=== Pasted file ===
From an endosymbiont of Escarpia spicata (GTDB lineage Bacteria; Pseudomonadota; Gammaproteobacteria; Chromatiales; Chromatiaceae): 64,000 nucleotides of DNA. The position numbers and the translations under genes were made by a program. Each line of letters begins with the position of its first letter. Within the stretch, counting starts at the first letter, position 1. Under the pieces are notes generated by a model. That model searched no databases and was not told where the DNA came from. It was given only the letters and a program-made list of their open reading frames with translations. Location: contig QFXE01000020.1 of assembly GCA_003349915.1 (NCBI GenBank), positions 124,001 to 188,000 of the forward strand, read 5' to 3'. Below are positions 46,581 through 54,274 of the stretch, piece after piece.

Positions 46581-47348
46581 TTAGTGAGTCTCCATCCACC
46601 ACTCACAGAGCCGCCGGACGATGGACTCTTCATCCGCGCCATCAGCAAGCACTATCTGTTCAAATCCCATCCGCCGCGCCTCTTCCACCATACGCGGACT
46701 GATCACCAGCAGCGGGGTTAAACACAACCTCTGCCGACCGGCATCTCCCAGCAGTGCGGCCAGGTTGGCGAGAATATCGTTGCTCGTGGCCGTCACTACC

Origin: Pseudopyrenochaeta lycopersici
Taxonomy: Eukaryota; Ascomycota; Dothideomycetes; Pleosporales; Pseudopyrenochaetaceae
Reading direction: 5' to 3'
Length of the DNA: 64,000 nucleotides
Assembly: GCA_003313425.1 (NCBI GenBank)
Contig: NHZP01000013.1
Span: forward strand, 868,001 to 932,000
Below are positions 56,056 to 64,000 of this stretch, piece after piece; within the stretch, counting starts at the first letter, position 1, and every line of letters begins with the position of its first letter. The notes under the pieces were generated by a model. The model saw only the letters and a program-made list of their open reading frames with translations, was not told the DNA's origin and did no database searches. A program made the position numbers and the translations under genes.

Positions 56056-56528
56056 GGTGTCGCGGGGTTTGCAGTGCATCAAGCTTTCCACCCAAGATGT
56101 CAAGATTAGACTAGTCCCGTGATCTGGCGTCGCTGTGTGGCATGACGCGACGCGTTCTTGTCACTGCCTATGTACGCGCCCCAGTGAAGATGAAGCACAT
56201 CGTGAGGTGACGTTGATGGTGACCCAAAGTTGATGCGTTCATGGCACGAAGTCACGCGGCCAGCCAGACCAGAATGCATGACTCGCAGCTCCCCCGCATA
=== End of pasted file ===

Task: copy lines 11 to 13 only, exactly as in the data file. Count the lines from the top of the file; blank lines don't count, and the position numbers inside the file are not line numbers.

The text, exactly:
Contig: NHZP01000013.1
Span: forward strand, 868,001 to 932,000
Below are positions 56,056 to 64,000 of this stretch, piece after piece; within the stretch, counting starts at the first letter, position 1, and every line of letters begins with the position of its first letter. The notes under the pieces were generated by a model. The model saw only the letters and a program-made list of their open reading frames with translations, was not told the DNA's origin and did no database searches. A program made the position numbers and the translations under genes.